Goodreads: When Felix Brewer meets nineteen-year-old Bernadette “Bambi” Gottschalk at a Valentine’s Dance in 1959, he charms her with wild promises, some of which he actually keeps. Thanks to his lucrative-if not all legal-businesses, she and their three little girls live in luxury. But on the Fourth of July, 1976, Bambi’s comfortable world implodes when Felix, newly convicted and facing prison, mysteriously vanishes.
Though Bambi has no idea where her husband-or all of his money-might be, she suspects one woman does: his devoted young mistress, Julie. When Julie disappears ten years to the day that Felix went on the lam, everyone assumes she’s left to join her old lover-until her remains are eventually found in a secluded wooded park.
Now, twenty-six years after Julie went missing, Roberto “Sandy” Sanchez, a retired Baltimore detective working cold cases for some extra cash, is investigating her murder. What he discovers is a tangled web of bitterness, jealously, resentment, greed, and longing stretching over three decades that connects five intriguing women: a faithful wife, a dead mistress, and three very different daughters. And at the center is the man who, though long gone, has never been forgotten by the five women who loved him: the enigmatic Felix Brewer.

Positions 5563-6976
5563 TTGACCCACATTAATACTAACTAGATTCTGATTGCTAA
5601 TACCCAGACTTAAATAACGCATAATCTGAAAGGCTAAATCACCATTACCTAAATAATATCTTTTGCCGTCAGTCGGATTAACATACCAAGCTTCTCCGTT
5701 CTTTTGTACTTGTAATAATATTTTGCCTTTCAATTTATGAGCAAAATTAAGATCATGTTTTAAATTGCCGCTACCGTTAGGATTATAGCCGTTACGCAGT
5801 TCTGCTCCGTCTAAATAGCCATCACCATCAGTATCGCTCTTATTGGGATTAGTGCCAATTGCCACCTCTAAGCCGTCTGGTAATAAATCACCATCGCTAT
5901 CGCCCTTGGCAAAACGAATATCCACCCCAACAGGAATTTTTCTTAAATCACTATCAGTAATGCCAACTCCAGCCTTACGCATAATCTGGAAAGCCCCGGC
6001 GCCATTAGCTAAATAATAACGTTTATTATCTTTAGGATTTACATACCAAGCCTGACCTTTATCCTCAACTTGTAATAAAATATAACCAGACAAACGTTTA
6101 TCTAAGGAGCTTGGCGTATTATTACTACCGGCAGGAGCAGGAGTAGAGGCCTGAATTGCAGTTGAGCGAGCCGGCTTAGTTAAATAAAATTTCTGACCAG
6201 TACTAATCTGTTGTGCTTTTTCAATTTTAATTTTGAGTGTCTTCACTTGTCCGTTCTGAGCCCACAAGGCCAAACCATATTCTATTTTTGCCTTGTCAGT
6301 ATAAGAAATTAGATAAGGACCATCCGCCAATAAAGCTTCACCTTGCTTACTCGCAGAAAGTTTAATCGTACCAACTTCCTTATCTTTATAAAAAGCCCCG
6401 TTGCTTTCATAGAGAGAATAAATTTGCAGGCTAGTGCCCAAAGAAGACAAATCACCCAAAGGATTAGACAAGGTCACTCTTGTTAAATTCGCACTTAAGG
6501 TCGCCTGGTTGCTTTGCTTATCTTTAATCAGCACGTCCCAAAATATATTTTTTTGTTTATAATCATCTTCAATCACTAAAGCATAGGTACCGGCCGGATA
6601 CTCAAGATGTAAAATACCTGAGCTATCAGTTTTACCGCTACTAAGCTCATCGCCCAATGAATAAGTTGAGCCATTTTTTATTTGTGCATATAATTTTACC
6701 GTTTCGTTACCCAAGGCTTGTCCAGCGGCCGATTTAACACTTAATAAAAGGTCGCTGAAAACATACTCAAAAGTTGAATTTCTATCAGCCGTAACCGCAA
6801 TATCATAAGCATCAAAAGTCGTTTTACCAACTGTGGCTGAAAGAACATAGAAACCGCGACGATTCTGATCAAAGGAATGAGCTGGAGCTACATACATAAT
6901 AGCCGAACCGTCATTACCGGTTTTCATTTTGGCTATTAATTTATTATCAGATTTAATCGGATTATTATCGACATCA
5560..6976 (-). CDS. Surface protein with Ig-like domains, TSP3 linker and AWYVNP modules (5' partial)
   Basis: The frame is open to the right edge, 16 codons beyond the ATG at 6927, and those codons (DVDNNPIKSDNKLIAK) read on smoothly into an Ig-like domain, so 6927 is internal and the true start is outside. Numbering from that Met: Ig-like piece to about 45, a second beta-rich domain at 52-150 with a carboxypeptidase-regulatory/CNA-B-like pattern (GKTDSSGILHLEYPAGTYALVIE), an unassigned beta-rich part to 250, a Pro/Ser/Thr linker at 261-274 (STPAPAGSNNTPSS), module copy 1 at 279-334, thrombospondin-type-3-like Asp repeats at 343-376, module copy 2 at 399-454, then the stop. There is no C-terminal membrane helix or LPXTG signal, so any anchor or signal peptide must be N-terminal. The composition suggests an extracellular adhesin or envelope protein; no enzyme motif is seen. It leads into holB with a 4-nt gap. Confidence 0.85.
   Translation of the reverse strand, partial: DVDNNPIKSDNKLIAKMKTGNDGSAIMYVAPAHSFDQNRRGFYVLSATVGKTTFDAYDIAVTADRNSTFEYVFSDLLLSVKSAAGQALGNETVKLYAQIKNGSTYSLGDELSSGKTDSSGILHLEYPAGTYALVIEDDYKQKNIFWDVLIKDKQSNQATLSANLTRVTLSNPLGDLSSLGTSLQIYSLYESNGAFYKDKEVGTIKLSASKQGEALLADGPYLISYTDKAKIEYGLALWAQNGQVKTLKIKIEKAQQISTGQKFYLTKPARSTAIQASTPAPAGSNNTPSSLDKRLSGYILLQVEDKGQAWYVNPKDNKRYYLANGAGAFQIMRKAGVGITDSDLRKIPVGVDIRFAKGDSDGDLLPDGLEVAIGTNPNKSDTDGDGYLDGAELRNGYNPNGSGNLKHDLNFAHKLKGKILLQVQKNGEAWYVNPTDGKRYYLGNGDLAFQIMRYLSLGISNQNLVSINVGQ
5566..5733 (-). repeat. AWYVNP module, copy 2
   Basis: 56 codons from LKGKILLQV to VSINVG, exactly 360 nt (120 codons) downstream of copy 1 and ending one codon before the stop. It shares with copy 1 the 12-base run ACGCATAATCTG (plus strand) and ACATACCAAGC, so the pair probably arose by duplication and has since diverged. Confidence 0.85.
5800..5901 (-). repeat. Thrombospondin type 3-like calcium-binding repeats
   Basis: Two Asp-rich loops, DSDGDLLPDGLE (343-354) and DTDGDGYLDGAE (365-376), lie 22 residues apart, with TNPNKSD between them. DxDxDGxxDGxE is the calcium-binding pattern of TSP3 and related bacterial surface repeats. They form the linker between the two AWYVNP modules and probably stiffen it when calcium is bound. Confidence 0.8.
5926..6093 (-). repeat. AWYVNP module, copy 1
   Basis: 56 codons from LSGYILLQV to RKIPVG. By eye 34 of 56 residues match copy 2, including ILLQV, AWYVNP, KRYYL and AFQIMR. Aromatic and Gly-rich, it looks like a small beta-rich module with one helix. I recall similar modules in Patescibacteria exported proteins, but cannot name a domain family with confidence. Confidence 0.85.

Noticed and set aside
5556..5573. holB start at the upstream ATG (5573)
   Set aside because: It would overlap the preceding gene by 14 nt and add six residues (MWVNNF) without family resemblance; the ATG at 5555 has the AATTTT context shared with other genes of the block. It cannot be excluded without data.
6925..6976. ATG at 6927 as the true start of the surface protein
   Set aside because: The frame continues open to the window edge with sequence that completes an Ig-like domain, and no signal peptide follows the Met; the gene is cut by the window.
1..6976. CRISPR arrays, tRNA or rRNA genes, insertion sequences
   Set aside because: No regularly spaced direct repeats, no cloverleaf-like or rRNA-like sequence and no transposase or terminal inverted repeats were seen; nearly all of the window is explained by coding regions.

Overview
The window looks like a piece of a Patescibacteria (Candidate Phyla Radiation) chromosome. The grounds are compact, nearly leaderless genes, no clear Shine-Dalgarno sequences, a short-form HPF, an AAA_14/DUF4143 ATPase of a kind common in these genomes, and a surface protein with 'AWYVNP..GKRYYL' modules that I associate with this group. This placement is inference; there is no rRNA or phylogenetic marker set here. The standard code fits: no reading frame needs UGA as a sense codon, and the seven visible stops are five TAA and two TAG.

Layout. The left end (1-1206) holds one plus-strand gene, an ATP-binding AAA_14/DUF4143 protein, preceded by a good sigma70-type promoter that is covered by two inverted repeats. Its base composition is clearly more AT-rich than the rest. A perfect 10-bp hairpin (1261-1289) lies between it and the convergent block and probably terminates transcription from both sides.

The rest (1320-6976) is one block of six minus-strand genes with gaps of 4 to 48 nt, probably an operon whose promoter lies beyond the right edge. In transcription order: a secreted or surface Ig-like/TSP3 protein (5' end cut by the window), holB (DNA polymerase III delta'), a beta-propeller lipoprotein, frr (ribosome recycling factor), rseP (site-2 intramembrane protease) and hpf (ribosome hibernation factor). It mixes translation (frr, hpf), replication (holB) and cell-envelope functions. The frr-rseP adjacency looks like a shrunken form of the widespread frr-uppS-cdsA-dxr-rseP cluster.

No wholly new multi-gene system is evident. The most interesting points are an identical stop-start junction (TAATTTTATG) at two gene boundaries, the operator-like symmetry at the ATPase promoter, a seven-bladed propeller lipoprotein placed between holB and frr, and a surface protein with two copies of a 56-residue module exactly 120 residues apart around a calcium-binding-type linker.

Somewhere between the secrets and lies connecting past and present, Sandy will find the truth. And when he does, no one will ever be the same.
Ope’s Opinion: Laura Lippman wove a web of family secrets. She kept me reading right to the end.
The pace of this book was a steady build of interest and intrigue. Getting to know all the family dynamics made the investigation and outcome all the more intense.
The book moved from present to past and from one character to another. Although there were all these changes, I felt like Lippman made it easy to follow. At times the story lulled me into thinking it was just another book about a family and not a murder. Then it would go to a chapter from the investigators perspective – at that point I was reminded where the story was really going.
I followed Laura Lippman down the path of who did it – and I was wrong. The person who did it makes absolute sense and after the fact, I can totally see it. The book did not end at who did it. It was very interesting… you will want to read it.